The global life insurance industry generated about USD 2 500 billion in premium income in 2015, of which 17% came from emerging markets. Around 85% of premium income in life insurance derives from savings and retirement products. The protection business, which covers mortality and morbidity risks, has a declining share of premium income.
Market size in USD billions
Estimated global premium income in 2015
Estimated global premium growth in 2015
Global life insurance premium income declined by 5% in US dollar terms in 2015 due to adverse currency developments. In inflation- and currencyadjusted terms, premium income was up 3%.
In mature markets, real premium income growth is estimated to have slowed to 2% in 2015 from 4.2% in 2014. The slowdown would have been more pronounced if not for the overall benign inflation environment, driven by the sharp decline in energy prices. Growth decelerated or continued to decline in most continental European markets, and premiums grew at a slower pace in Canada and Japan. In Australia, premium income contracted following robust growth in 2014, the weakness stemming mainly from volatility in investment-linked products and also poor performance of disability and income protection products. In the US and the UK, premium income returned to growth in 2015 following contraction in the previous two years.
In emerging markets, premium income rose by an estimated 11% in 2015 after a 7.4% gain in 2014. Growth was strongest in the emerging Asian countries (up 13%). In China, premiums were up 12% and in India 8%, the latter after five years of contraction and stagnation due primarily to regulatory changes. Premium growth strengthened to 8% in Latin America while in Central and Eastern Europe, premiums were down 2% in real terms, led by a decline in Russia because of the economic recession, high inflation, unfavourable currency moves and weakening credit which had fuelled growth before.
Life insurance is a long-term business and new business is an important contributor to industry growth. New business in seven major markets representing about 60% of global premium income is expected to have risen by 2% in 2015 (after inflation), following a 9%-increase in 2014. The more modest increase this year was mainly due to improving sales of protection products in most markets. In the US, sales of term insurance products increased 2% in the first half of 2015, after declining slightly in the previous year. Sales of disability insurance have improved also, while new business demand for long-term care continued to weaken due to higher prices. In Canada, term sales recovered modestly (up 3%) in the first half of 2015 after a dip in 2014.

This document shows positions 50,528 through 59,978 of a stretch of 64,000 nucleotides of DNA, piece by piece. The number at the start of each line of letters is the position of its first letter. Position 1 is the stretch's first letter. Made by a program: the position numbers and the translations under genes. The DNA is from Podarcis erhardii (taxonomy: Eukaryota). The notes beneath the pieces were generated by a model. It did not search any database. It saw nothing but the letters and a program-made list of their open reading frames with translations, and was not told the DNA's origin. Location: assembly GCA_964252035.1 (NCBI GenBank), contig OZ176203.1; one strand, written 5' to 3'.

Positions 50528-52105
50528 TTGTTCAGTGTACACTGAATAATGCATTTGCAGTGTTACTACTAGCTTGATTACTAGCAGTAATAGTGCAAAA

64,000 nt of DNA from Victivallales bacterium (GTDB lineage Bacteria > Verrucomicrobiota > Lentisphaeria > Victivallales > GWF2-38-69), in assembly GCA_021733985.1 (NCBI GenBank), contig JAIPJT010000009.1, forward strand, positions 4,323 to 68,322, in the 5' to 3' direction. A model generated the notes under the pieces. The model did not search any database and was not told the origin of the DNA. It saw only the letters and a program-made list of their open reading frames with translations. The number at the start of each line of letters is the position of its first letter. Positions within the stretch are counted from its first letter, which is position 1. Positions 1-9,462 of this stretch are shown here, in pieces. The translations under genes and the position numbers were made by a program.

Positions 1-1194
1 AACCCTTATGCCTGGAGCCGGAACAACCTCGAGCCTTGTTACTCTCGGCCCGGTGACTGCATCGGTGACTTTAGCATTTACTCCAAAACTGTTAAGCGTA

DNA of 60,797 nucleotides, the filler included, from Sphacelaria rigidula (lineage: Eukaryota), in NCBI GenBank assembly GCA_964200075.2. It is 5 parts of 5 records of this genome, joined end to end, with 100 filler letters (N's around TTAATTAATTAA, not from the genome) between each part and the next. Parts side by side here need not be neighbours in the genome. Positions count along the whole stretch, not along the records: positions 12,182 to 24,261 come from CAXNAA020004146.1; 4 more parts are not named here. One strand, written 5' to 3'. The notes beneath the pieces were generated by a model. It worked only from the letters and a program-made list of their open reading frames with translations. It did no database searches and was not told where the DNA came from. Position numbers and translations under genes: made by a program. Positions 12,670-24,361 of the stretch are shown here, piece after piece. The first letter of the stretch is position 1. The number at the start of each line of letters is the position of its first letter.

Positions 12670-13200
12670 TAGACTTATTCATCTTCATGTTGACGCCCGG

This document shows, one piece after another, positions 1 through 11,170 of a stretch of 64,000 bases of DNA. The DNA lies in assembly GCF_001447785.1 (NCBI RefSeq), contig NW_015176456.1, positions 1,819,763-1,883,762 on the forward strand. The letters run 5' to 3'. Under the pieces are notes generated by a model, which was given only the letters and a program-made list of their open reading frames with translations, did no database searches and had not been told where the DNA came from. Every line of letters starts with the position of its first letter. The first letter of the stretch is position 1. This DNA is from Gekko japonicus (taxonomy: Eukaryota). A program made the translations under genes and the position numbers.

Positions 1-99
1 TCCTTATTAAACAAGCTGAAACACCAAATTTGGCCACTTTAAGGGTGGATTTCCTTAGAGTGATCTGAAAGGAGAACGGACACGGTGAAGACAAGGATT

The protection business in the UK is growing again after a long period of contraction. In the first half of the year, protection sales rose by 3.7% following annual declines of close to 4% in both 2013 and 2014. In Germany, term sales were down 4.4% in the first two quarters of the year, while sales of disability products grew by 5.8%. Long-term care insurance sales in Germany also improved. In Italy, protection sales are projected to have grown marginally.
The savings business contracted or slowed due to low interest rates, equity market volatility, and the impact of pension reforms in some markets (eg, the UK). Low interest rates have made it harder for insurers to earn enough investment income and in many countries, guarantees and profit sharing have been reduced. Savings-type insurance has also become more expensive for regulatory reasons (eg, higher capital requirements for long-term guarantees, or asset/liability mismatches). This has made savings-type insurance less attractive for both policyholders and suppliers. Together with adjusting their products and offering more flexible guarantees, insurers are introducing new concepts such as a guarantee of a certain return over the full duration of the contract, rather than an annual return.
There is significant potential for sales growth in mortality and health protection given the large protection gap in many markets and growing consumer awareness of underinsurance. Downside risks from the modest global growth outlook, persistently low interest rates, volatility in financial markets and regulatory changes remain significant in the short to medium term. Global real premium income is forecast to rise by 4% annually in both 2016 and 2017.